Balance Long-term Antibiotic Use
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Until we have a cure for PCD, antibiotics will continue to be the primary weapon to fight against infection and lung destruction. The keys for people with PCD are:

Also known as antibacterials, we are all aware that antibiotics are used to treat infections caused by bacteria. While they help fight infection, they also wipe out "good" intestinal bacteria (healthy microflora) that help keep our digestive systems functioning normally. In the intestines and colon, these microbes help complete the digestive process, and some actually produce vitamins. There's evidence that without normal "good" bacteria in the digestive tract, our immune system wouldn't function properly, and we would be less resistant to harmful bugs. Immediate effects of the disruption of normal gut flora by antibiotics are often diarrhea, cramping, bloating or other unpleasant digestive issues.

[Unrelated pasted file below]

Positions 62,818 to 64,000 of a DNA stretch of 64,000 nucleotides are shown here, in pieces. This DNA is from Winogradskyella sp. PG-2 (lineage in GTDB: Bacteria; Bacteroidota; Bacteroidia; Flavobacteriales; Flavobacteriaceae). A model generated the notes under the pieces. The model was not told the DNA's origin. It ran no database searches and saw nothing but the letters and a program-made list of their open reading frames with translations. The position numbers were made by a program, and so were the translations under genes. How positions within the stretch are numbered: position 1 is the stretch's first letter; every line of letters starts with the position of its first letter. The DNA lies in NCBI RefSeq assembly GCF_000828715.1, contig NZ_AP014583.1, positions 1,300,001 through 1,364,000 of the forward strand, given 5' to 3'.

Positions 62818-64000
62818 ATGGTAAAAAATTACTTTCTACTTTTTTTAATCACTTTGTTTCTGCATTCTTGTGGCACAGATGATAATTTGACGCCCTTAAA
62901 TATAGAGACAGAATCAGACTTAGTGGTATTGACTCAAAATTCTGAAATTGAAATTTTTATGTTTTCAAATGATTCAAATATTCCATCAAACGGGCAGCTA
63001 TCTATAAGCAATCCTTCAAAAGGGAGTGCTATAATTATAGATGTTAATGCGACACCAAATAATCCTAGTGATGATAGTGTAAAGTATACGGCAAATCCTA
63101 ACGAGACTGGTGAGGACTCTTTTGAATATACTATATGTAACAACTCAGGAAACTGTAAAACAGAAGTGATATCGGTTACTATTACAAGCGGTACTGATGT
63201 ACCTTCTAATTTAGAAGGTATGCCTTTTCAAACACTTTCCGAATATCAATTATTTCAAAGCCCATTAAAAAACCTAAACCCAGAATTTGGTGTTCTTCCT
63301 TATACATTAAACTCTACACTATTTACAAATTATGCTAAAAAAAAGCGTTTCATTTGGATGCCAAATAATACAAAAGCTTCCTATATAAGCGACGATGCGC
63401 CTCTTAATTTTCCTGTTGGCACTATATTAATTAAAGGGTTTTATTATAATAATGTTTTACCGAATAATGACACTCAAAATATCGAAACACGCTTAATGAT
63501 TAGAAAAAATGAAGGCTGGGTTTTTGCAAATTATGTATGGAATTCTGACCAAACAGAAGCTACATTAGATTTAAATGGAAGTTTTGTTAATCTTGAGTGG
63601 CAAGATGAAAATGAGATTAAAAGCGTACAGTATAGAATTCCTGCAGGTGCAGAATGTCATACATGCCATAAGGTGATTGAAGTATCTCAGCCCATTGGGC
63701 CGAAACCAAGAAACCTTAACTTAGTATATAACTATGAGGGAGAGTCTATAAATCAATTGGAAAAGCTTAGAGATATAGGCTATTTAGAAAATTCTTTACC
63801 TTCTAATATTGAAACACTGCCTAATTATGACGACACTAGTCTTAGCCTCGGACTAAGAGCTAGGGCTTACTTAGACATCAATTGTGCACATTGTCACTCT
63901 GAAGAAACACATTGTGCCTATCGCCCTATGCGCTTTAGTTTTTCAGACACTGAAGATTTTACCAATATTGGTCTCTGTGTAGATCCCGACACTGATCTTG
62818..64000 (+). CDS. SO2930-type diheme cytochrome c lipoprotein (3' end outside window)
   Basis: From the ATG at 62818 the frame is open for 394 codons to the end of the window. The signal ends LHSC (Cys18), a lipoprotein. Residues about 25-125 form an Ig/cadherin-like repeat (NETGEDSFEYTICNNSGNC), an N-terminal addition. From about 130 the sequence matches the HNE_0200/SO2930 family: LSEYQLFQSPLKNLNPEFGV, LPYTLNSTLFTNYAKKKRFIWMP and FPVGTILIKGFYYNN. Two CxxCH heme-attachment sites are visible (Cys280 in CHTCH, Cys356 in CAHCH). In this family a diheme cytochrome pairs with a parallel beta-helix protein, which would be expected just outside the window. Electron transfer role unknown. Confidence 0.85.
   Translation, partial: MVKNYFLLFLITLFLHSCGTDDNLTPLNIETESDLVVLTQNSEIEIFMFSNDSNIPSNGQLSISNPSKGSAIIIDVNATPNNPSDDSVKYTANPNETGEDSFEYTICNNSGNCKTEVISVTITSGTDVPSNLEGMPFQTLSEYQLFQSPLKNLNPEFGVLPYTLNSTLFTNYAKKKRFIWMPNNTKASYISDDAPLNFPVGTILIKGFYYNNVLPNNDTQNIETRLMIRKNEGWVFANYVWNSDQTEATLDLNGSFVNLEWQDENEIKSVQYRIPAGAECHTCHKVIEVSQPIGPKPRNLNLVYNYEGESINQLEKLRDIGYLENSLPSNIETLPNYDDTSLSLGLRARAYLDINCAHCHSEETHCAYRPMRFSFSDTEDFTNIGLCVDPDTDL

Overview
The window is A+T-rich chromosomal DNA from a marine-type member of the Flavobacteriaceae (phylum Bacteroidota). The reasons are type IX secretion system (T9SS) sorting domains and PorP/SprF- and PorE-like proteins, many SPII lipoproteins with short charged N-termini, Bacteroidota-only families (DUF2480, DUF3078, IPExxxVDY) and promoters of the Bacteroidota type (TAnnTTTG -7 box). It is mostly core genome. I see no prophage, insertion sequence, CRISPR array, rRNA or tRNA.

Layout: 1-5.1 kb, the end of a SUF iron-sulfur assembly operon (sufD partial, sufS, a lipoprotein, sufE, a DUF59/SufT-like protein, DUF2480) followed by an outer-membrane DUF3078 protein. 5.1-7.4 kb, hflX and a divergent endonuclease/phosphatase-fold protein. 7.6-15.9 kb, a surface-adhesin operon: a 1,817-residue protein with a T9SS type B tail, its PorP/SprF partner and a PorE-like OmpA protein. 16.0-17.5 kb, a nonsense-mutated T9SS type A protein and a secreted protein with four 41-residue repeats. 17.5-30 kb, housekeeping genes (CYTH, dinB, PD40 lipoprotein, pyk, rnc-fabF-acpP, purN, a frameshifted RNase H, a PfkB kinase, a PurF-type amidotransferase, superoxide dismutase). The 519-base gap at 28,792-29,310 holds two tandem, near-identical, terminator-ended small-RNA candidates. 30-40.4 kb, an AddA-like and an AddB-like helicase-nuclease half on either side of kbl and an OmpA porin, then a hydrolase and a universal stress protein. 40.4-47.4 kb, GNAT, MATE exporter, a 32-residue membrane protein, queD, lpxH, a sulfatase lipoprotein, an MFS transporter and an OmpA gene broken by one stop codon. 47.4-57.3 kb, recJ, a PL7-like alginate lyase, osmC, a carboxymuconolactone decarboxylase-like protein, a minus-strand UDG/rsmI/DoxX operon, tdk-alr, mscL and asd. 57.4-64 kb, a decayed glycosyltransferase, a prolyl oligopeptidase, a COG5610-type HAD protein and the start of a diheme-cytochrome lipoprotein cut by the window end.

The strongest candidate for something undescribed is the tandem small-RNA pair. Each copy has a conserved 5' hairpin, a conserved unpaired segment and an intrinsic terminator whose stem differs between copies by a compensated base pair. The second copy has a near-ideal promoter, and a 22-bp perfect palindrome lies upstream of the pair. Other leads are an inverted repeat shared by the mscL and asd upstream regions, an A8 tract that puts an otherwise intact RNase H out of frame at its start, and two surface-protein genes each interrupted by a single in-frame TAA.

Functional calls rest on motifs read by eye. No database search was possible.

Antibiotics are classified by how they work and by the bacteria they act against. Some major classes of antibiotics include:

  • Macrolides: Azithromycin, erythromycin, clindamycin, etc.
  • Aminoglycosides: Linked to neurotoxicity, especially of the ear: gentamicin, tobramycin, amikacin
  • Quinolones: Cipro, levofloxacin
  • Beta-lactams: Penicillin, amoxicillin, augmentin, vantin
  • Cephalosporins: Ceclor, ceftazidime, rocephin

All of these are considered ‘broad spectrum,’ meaning they treat a variety of bacterial infections. They are also good for treating specific bugs, but often seem to be prescribed with a 'shotgun' mentality, i.e. "We'll just hit whatever's out there." Macrolides and aminoglycosides are commonly prescribed in PCD, especially as more challenging infections begin to emerge. The others are typically used for milder disease in younger children and have fewer side-effects.